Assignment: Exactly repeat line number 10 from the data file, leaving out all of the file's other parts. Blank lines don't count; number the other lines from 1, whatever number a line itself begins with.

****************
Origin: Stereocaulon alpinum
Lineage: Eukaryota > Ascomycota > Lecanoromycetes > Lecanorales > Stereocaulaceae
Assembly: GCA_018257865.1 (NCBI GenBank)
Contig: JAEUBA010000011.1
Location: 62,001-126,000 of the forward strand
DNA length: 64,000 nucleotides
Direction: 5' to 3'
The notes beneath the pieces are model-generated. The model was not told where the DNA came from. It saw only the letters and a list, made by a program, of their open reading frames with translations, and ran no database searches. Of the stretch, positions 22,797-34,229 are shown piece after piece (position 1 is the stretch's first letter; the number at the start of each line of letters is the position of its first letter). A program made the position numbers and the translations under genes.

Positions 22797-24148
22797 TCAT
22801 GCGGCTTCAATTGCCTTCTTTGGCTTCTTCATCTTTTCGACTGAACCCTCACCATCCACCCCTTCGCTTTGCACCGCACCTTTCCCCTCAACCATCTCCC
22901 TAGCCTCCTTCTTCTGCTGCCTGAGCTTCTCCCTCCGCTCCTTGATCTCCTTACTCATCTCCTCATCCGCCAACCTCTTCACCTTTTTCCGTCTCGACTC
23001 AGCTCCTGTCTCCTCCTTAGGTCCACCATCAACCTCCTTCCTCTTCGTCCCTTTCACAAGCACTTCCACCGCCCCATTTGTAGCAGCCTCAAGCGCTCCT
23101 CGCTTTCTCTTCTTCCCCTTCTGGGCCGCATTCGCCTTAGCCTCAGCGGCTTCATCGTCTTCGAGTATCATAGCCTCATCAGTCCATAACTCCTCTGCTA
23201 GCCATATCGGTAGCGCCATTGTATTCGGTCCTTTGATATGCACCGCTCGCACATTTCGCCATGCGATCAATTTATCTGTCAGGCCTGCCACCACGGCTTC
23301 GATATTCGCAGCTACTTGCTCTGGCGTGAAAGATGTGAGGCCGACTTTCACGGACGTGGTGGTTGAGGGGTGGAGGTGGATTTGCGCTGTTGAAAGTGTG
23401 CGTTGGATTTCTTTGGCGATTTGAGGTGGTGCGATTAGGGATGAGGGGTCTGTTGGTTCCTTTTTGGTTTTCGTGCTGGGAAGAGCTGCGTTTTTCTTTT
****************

22797 TCAT